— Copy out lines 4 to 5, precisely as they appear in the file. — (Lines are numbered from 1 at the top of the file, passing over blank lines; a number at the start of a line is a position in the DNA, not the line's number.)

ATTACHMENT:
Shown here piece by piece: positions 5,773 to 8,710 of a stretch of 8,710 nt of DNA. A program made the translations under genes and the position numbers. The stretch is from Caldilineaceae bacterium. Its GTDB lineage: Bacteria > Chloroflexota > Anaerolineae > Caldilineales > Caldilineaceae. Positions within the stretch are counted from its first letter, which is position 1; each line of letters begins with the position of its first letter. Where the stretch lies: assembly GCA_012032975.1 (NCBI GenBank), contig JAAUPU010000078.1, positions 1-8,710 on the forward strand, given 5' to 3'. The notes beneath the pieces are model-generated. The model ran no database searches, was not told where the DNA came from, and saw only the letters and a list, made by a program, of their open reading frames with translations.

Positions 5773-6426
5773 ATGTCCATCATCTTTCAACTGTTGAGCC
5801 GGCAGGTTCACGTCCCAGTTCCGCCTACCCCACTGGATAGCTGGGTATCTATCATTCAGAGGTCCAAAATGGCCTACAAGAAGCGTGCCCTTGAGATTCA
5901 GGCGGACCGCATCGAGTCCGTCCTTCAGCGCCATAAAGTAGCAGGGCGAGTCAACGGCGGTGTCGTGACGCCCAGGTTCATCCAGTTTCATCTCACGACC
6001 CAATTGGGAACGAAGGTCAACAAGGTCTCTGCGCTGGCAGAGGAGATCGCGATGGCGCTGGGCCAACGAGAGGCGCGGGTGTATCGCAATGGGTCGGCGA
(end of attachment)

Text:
5801 GGCAGGTTCACGTCCCAGTTCCGCCTACCCCACTGGATAGCTGGGTATCTATCATTCAGAGGTCCAAAATGGCCTACAAGAAGCGTGCCCTTGAGATTCA
5901 GGCGGACCGCATCGAGTCCGTCCTTCAGCGCCATAAAGTAGCAGGGCGAGTCAACGGCGGTGTCGTGACGCCCAGGTTCATCCAGTTTCATCTCACGACC